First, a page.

A Gathering Inflation Cloud
If you want to know what's happening in the U.S. economy, watch the mammoth services sector. So says economist William V. Sullivan Jr. of Morgan Stanley Dean Witter, who warns that Wall Street's preoccupation with retail sales and goods prices could lead many to misgauge the strength of business activity and inflationary pressures.
To be sure, the inflation yardsticks have rarely looked so promising. The producer price index declined 0.2% in November and was down 0.6% over the past 12 months. Import prices, which are not counted in the PPI, are running over 3% below their year-earlier level. Industrial commodity prices are hitting 40-month lows. And the consumer price index at last count was rising at an exceedingly modest 2.1% annual rate.
Although turmoil in Asia has helped on the price front, several domestic developments also appear favorable. As a result of revisions in capacity growth, for example, the Federal Reserve has just slashed its reading of capacity utilization in manufacturing from 83.3% to 81.7%--below the 83% threshold associated with past inflationary flare-ups. And the Commerce Dept. reports that retail sales fell in September and October, implying a slowdown in consumption.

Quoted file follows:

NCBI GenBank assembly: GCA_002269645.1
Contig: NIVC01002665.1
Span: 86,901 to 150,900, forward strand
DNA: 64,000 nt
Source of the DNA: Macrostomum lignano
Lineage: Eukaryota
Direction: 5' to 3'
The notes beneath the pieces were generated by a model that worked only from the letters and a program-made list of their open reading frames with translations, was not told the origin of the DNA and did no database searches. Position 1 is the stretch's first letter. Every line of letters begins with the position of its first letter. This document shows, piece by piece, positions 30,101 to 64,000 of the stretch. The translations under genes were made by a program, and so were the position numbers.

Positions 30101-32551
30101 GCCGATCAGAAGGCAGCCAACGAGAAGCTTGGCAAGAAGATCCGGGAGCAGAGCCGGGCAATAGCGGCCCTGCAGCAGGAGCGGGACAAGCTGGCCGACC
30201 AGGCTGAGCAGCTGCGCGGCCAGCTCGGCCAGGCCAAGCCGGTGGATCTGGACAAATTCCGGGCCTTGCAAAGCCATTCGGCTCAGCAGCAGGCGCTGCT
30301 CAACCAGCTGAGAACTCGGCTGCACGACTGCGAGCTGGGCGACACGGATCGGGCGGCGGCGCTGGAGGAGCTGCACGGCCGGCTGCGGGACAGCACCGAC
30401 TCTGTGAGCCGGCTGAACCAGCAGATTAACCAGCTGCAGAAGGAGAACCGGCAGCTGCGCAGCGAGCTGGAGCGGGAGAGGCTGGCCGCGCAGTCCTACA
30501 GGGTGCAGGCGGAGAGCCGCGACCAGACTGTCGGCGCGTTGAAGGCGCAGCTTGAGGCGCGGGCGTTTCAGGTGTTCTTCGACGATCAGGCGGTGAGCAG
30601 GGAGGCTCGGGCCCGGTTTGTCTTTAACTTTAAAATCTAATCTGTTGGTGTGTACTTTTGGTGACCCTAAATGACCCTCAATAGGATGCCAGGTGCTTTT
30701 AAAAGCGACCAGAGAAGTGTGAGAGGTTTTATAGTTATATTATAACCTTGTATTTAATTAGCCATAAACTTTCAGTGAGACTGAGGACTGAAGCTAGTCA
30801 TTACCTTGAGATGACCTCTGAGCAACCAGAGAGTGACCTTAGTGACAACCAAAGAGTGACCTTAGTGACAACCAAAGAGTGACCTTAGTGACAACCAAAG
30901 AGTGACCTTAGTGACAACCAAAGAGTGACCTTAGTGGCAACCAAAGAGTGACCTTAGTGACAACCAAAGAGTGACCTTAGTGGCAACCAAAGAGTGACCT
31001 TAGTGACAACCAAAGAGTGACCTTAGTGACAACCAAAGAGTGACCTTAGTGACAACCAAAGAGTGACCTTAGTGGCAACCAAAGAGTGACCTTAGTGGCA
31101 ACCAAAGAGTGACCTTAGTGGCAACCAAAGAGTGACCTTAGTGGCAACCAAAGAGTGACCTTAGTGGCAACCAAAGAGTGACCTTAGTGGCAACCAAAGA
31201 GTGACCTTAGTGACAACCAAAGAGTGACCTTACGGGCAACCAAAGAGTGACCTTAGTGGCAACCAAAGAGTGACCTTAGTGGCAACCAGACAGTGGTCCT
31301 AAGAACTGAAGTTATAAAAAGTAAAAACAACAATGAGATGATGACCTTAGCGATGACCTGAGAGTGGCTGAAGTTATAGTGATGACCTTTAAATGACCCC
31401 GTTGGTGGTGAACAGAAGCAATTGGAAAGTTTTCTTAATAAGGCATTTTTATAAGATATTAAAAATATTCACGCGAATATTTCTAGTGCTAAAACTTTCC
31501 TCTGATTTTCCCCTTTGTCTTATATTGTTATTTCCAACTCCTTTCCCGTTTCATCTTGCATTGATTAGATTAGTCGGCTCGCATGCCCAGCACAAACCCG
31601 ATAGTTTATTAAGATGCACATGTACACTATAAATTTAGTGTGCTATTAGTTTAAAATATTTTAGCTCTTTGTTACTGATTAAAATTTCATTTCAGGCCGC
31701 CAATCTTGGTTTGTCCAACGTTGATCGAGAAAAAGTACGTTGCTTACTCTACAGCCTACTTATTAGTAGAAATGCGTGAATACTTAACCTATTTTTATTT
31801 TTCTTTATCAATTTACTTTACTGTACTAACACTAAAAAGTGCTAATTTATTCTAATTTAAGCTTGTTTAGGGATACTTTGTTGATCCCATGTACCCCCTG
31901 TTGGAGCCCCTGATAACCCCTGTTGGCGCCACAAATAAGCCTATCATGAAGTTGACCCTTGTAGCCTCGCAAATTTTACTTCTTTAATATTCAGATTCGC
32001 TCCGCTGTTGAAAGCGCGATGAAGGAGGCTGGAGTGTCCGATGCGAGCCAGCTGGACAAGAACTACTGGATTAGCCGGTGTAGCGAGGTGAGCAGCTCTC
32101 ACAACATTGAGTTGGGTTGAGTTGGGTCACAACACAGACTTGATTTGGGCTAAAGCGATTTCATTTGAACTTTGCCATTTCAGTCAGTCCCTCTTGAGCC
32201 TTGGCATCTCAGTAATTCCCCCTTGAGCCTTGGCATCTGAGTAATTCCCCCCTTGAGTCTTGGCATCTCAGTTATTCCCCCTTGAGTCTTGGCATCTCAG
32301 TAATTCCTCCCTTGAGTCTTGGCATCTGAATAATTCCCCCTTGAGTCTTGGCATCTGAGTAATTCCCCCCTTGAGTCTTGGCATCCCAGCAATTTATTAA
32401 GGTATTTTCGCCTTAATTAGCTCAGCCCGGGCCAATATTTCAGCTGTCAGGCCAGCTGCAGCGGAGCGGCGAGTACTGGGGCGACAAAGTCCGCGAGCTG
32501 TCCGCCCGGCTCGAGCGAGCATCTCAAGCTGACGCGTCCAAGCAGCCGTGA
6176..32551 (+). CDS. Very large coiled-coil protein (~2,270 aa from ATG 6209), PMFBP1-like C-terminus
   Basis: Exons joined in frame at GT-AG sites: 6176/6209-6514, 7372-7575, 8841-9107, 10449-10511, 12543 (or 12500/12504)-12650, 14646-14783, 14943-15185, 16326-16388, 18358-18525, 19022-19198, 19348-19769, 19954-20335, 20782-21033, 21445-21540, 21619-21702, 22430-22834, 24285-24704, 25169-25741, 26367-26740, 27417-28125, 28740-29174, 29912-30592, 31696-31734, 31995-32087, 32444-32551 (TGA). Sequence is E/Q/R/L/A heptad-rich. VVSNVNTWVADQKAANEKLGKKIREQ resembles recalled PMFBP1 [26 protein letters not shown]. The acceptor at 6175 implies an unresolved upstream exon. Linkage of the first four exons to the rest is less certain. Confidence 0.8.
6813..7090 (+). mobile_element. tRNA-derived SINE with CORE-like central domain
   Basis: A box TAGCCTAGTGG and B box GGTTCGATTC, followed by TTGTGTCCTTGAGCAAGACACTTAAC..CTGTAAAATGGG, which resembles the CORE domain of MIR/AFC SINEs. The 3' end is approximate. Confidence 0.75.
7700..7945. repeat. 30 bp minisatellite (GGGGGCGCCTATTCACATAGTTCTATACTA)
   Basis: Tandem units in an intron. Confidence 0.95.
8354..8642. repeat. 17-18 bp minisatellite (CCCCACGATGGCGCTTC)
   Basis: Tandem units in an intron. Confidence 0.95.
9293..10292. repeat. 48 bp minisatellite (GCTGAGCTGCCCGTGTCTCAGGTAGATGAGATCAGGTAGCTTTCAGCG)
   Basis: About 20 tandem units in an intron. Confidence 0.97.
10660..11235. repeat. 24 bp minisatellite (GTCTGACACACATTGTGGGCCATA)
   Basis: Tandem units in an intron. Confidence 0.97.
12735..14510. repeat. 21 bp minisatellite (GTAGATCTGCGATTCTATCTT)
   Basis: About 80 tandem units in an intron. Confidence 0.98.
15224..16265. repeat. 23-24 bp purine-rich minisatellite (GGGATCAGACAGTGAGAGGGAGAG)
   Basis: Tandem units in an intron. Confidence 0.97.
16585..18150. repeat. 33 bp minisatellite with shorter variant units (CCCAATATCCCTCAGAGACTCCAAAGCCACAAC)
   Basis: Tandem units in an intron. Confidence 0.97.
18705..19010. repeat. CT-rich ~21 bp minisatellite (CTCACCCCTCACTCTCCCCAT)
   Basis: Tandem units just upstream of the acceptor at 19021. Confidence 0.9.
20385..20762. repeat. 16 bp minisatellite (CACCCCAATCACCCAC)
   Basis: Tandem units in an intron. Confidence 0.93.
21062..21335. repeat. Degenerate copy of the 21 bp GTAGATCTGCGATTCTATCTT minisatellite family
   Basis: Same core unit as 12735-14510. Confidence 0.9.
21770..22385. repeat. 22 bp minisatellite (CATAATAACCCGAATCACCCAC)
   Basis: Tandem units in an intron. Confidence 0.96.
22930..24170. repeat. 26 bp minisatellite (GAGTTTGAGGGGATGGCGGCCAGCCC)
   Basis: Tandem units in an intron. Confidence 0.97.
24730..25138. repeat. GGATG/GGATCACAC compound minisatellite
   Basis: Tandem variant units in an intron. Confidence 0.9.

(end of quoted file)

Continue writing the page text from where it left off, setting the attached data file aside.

The problem, claims Sullivan, is that focusing on such trends in the goods sector neglects the growing importance of services in the economy. Take consumption expenditures: From 1993 to 1996, outlays on services jumped from 56.1% to 58.3% of household spending, and at last count they were running at 59.1% (chart). "This rapid shift," says Sullivan, "means that retail sales are becoming a less reliable guide to the economy's momentum."
The 3% gap between the 1992 share and the latest reading, he notes, represents some $166 billion in added annual outlays allocated to services. Thus, just looking at the recent decline in retail sales misses the fact that growing services spending has kept overall consumption strong--rising at a 4.8% annual clip in September and October even as retail sales fell at a 2.4% rate.
The impact of service-related outlays on inflation is also growing, claims Sullivan. Service establishments don't have to worry about foreign competition, so they're much freer to respond to buoyant demand conditions and labor shortages by raising wages and lifting prices.
The warning signs are already apparent. Hourly wages of service-sector employees in November were up 4.5% over their year-earlier level, vs. 3.4% for factory workers. And the services component of the consumer price index is still rising at a 3% annual clip, compared with 1% for the goods component.